The filament pursuant to the invention can be processed on the usual textile machines (winding, twisting, etc.). For example, woven and knitted fabrics and pieces may simultaneously be decorative covering and functional part, e.g., a sound panel.
Special versions of the invention result from the filament pursuant to the invention deviating from a circular cross section. Examples of such cross sections of hollow filaments deviating from a circular shape are shown in FIGS. 3 to 5.
The polymers suitable for the filament pursuant to the invention are all those that can be shaped from the melt and/or solutions and display a high dielectric constant. It is e.g. possible to use polyamides, including the aromatic polyamides, polyesters, in particular polyalkylene terephthalates, polycarbonates, polyvinylidene fluoride, polyurethanes, or polyphosphazene as synthetic polymer for the insulating intermediate layer.
Advantageously, in particular with a view to the release of piezoelectric properties, the electrically insulating, synthetic polymer should be at least partly crystallizable. Molecular orientation of the polymer should be possible, not only with a view to the piezoelectric characteristics, but molecular orientation considerably improves the mechanical characteristics of the filament pursuant to the invention.
The fact that the preponderant number of the polymers listed above as examples, in particular if they are at least partly crystallizable, will acquire permanent piezoelectric characteristics under the influence of a direct voltage to an elevated temperature is known. A pressure applied to the polymer creates electrical impulses, which are picked up by the conductive layers and passed along. The application of alternating voltages to the conductive layers causes the polymer to vibrate.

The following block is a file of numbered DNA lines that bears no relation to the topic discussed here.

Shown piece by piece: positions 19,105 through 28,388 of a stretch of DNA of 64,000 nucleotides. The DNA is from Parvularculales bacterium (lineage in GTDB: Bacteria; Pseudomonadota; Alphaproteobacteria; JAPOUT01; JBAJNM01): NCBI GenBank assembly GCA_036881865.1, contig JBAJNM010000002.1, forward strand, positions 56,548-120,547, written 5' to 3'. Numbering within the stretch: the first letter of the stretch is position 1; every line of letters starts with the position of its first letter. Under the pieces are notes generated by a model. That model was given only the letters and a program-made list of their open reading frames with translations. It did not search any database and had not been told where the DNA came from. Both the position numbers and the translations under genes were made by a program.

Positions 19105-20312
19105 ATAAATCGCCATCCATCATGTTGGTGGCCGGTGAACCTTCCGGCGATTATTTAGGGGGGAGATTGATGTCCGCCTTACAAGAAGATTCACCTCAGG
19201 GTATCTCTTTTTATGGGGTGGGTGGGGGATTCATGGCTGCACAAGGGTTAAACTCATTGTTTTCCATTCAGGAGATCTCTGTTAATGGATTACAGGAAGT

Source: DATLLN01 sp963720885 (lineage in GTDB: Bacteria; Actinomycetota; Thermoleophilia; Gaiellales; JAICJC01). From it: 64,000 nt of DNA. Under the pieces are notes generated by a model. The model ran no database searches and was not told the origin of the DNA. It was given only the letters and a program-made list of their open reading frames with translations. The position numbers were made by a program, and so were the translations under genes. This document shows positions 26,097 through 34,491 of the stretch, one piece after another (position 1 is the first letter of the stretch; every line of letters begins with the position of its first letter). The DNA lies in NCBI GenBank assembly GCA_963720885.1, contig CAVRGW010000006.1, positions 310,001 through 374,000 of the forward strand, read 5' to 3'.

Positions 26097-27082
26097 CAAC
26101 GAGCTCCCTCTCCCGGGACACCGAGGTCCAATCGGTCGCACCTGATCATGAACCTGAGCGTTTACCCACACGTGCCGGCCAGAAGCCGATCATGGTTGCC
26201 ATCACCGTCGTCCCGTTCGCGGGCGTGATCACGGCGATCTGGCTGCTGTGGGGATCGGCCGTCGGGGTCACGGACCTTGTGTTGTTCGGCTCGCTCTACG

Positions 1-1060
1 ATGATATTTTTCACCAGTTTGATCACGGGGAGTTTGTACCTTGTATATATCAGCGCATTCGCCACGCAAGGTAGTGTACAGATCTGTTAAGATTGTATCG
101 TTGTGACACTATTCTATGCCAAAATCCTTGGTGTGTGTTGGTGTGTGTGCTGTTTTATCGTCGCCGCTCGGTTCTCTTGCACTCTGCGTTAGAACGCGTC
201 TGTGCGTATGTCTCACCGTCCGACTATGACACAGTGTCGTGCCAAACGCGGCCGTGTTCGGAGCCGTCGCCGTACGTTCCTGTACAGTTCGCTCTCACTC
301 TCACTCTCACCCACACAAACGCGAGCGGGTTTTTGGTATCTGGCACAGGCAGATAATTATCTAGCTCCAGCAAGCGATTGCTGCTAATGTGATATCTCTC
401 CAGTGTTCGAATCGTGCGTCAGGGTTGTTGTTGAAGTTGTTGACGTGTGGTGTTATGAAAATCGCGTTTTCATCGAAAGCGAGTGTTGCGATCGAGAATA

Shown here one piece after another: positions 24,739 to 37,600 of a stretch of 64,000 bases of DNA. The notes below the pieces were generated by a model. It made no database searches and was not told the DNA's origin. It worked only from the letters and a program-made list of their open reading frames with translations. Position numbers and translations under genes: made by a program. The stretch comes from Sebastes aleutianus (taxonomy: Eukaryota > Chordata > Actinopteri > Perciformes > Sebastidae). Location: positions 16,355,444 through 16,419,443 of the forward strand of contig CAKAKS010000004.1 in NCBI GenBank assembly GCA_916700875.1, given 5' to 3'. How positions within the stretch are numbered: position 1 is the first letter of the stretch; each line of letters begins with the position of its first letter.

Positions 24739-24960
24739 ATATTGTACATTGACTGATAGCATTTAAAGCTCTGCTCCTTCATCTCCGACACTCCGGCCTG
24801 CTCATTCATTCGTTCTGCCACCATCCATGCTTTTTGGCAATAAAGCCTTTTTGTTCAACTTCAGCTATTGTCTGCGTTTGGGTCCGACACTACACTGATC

Methods, pursuant to which piezoelectric characteristics are imparted to polymers, have already been described and also applied to polymer films on a larger scale. Here, one can e.g., mention U.S. Pat. Nos. 3,931,446, and 4,089,034.
The filament pursuant to the invention, if it has suitable dimensions, can be used as condenser, provided the inner and outer electrically conductive layers are always provided with connectors.
The capacitance of the condenser results from the selected dimensions and can be calculated according to the formula
wherein C is the capacitance of the condenser in picofarads (pF), (pF=1012 farads); ε is the relative dielectric constant of the synthetic polymer forming the insulating intermediate layer, and d the thickness of this intermediate layer in cm, while A is the surface of the yarn section under consideration for the condenser, in cm2.
In the case of a core-skin filament with an electrically conductive core, this core can be made with an exactly determined, specific conductivity by mixing carbon black and/or metal powder with suitable polymers.
As a result, such a condenser will then simultaneously display a defined electrical resistance at the internal contact point, so that condensers are formed which, with great savings of space, can directly be installed as RC components in electronic circuits.
The filament pursuant to the invention can be processed on textile machines without any limitations, which in turn produces numerous additional advantageous possibilities.
The filament pursuant to the invention is in particular excellently suited for components with low capacitance, especially with small dimensions, as are desirable for high and highest demands.
Pursuant to the invention, the invented filament with piezoelectric characteristics can be used in electro-acoustic transducers.